What is iniquity?
Iniquity is the inner act of willfulness against God. It involves the attitudes of the heart. Scripture specifically identifies the following iniquities: bitterness (see Acts 8:23), greed (see Acts 8:18–23), lust (Job 31:1–12), and stubbornness (I Samuel 15:23).
The Greek word for iniquity that is used most frequently in the New Testament is anŏmia, which means “illegality, i.e. violation of the law or . . . wickedness.” It stems from the word anŏmŏs, which refers to not being subject to the law. Based on the teaching of Jesus and other passages of Scripture, iniquity is doing our own will instead of God’s will, even if our own will appears to be “doing good.”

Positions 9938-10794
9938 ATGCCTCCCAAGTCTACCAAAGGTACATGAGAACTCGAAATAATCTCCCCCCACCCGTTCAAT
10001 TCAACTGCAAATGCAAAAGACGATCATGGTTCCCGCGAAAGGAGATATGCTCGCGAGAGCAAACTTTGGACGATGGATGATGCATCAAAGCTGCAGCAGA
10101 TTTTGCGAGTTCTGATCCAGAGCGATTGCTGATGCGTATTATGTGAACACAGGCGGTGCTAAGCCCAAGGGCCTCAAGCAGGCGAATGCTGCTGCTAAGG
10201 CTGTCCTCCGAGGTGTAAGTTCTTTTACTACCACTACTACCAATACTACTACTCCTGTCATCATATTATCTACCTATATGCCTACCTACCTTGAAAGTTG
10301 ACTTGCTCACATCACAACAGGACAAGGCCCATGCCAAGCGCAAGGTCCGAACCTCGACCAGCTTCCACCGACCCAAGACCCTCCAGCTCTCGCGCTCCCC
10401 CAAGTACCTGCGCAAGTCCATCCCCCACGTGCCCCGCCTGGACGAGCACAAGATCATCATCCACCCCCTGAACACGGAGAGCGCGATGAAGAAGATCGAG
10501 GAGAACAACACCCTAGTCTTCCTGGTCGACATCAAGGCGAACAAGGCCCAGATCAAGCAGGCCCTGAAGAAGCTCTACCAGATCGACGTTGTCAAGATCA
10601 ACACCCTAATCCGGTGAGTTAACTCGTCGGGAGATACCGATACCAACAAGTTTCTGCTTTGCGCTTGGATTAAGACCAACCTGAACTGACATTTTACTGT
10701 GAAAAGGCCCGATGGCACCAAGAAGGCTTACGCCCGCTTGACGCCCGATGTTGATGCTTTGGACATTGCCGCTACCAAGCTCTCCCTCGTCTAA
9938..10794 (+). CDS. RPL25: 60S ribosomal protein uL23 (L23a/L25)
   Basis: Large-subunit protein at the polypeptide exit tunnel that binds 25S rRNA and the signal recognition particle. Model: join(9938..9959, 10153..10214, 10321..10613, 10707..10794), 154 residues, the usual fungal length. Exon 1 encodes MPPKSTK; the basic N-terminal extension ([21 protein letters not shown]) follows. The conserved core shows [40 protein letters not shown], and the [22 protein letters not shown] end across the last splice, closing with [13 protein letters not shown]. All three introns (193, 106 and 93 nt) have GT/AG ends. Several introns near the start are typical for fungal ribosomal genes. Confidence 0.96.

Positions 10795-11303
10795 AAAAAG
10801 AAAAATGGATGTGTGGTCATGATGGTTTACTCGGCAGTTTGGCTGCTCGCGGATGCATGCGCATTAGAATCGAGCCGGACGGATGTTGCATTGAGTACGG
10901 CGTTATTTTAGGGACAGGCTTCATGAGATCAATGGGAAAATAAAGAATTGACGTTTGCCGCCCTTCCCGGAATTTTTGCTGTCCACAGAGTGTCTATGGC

Jesus said: “Not every one that saith unto me, Lord, Lord, shall enter into the kingdom of heaven; but he that doeth the will of my Father which is in heaven. Many will say to me in that day, Lord, Lord, have we not prophesied in thy name? and in thy name have cast out devils? and in thy name done many wonderful works? And then will I profess unto them, I never knew you: depart from me, ye that work iniquity” (Matthew 7:21–23).
The definition of iniquity as “doing our own will” is confirmed in Isaiah 53:6: “All we like sheep have gone astray; we have turned every one to his own way; and the Lord hath laid on him the iniquity of us all.”
Psalm 119:1–3 declares that when we walk in God’s ways, we do no iniquity: “Blessed are the undefiled in the way, who walk in the law of the Lord. Blessed are they that keep his testimonies, and that seek him with the whole heart. They also do no iniquity: they walk in his ways.”